Archive for August, 2008

What war is really about

August 24, 2008

Saw this in the newspaper the other day, and it occurred to me that I have the exact same vegetables growing in my yard as this Ossetian family did – the yellow is a squash blossom, with corn behind.  It struck me that this is what war is really about, when it comes right down to it.  You’re going on about your business, trying to raise a crop of pumpkins and kids, and somebody comes along and drives a goddamn tank into your dooryard.  They turn your bean poles into camouflage, and your kids into cannon fodder.  Somewhere far away somebody gets a medal.

Not half the calories, but half the dollars

August 24, 2008

Not long ago I suggested that while it was unrealistic to suggest that most people produce the majority of their food calories (short of a massive uprooting of the sort the Cambodians were once famous for), a more modest cultural shift could result in people producing enough to offset the majority of their own food dollars. This time of year that almost seems possible.

Overall I’d rate the performance of our garden this summer as marginal. We were out of state for most of May, June, and July, with only brief visits home in which I did my best to get things in the ground. As a result we missed the peas and the first beans, a lot of lettuce went by, things got really weedy, and my tomato starts got sunburned. Still, we have come to the point in August where it produces more fresh organic produce than we can eat on a continuing basis. Last night we had a meal that was easily over 50% home-produced, at least on a dollar-based accounting. (more…)

Pedal apple grinder – year four modifications

August 17, 2008

The equipment modifications for cider year four are starting to take shape in my mind. First, the press. I plan to take the basic grinder unit from last year and modify it in a couple of ways. First, I’d like to make fresh cutters with milled serrations, such that the apples are shaved into ~3/8″ wide strips rather than full-width slices. This should be a relatively simple operation on the milling machine. There’s incentive to remake the cutters anyway, since in the heat of the moment last year we didn’t realize that the sheetrock screws holding together the wooden plunger we hacked together were nicking the cutters. So, order stock (e.g. mcmaster 9524K192), cut to length, machine mounting holes and csink (I’ll put a different hole pattern in the drum rather than try to match the hand-drilled holes from last year; a drum remake in HDPE wouldn’t be a bad idea), clamp each piece at an angle and mill a row of shallow slots, then clamp with the cutting edge exposed and machine the 15 degree cutting angle (maybe order a 15 degree taper mill if there isn’t one around). (more…)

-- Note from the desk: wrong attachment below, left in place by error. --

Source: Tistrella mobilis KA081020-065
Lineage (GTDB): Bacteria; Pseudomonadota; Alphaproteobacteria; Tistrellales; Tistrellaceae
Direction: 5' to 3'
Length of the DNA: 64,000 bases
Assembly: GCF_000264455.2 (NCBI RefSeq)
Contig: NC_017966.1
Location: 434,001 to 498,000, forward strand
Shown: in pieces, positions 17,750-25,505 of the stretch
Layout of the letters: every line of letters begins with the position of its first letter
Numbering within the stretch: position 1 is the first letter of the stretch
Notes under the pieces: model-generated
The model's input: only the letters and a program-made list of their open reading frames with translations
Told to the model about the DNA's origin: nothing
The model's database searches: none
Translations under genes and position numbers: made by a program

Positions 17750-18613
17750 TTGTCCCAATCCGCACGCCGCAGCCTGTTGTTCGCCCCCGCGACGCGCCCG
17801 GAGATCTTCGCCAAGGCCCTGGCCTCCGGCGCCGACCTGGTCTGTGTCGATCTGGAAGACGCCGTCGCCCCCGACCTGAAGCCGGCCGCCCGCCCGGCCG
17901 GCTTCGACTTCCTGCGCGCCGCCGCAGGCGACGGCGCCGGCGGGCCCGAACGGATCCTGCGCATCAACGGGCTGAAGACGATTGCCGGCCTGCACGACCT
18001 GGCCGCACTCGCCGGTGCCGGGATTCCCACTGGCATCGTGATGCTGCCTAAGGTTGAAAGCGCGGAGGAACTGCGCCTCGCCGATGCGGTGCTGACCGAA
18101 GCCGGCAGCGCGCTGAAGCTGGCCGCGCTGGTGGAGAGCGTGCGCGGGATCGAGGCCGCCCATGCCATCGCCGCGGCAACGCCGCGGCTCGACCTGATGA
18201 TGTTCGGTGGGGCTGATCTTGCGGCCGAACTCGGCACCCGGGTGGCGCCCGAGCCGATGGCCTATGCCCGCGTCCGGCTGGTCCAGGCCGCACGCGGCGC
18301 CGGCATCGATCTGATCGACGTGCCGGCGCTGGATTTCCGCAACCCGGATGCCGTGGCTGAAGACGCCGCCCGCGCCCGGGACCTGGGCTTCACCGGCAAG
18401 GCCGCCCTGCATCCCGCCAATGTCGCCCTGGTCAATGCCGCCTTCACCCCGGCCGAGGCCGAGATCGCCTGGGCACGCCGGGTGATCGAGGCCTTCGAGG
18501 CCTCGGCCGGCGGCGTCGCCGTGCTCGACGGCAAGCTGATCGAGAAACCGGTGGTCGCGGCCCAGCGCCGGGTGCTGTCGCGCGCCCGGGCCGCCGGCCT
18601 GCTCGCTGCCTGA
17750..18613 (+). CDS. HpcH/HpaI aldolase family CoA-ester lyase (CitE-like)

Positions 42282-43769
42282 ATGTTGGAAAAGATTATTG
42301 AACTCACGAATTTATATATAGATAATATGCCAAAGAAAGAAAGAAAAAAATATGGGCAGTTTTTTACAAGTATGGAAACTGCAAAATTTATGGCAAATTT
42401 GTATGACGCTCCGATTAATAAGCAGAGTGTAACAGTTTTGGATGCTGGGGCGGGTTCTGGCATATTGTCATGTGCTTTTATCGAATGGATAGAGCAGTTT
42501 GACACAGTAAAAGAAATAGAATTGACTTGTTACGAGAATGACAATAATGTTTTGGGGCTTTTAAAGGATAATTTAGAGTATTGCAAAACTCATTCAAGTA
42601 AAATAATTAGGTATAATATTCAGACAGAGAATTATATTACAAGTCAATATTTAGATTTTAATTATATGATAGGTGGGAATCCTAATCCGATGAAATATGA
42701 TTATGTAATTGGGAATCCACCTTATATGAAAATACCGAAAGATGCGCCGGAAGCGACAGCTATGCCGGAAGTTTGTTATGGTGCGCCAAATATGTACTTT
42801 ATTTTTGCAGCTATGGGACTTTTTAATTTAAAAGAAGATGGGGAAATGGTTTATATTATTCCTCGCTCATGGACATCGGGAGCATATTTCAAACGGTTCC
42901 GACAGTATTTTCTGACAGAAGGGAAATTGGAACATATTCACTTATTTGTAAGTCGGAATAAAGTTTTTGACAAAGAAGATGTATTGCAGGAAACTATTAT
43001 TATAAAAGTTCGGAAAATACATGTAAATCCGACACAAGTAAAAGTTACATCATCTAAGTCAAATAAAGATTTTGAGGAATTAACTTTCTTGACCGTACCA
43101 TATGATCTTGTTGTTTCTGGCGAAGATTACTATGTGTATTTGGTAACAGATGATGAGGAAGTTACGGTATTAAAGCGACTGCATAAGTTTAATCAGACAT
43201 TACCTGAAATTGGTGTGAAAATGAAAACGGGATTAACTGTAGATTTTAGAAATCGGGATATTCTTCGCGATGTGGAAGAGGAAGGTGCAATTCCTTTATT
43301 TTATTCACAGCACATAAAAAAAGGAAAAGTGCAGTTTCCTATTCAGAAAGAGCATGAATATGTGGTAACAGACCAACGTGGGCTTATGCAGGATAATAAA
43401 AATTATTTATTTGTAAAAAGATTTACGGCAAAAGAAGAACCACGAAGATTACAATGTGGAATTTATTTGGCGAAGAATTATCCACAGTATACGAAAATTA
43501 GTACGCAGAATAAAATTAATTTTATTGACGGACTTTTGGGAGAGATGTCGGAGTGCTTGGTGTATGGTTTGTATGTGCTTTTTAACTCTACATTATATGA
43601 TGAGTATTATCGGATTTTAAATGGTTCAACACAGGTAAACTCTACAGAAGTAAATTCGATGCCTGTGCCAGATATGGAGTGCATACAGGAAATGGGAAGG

Pedal-powered interleaved-disk drum belt press concept

August 9, 2008

High summer has landed wet on the Upper Valley.  I took a walk up Quarry Hill this morning, and little streams and waterfalls that normally dry up in June are still running happily along.  Down in the valley the apples are swelling on the trees, and the first cider of the year is only a couple months away.  I’ve come up with a new concept for a pedal powered belt press that I think will be cheaper and easier to build than the previous concepts that I’ve explored.

The basic idea is to have one big drum (shown 16″ long and 16″ in diameter below) probably made out of a piece of maple tree trunk, and a series of smaller rollers consisting of interleaved disks (indicated as 6″ diameter, 3/4″ long, on 1.75″ centers) arranged circumferentially around the large drum, such that the gap between the drum and roller grows steadily narrower, squeezing cloth-wrapped apple pulp such that the juice is gradually expressed.

I’m soliciting feedback from my fellow engineers and cider zealots on the feasibility of the design, and any suggestions for improvement.  For instance:

  • Will the basic concept work?
  • Are the dimensions about right?
  • Should the clearance between the disk rollers and the drum be fixed, or should the disk rollers be spring-loaded?
  • Should the pedal drive actuate the drum, the rollers, or both?
  • What is the most economical way to produce the disk rollers?  (I was thinking the disks could be trepanned out of good quality plywood on a drill press; it might be better (though more expensive) to make them out of HDPE.  McMaster sells 6×1″ disks, but they are 17 bucks each and I need 35 to make the unit as shown.  They could also be trepanned out of HDPE; 8619K485 is about enough to do the lot of them for around $90…

Here are some SolidWorks snapshots:

oblique view:

Side view (apple pulp wrapped in muslin enters at right):

View from input end:

View from below showing interleaved disks: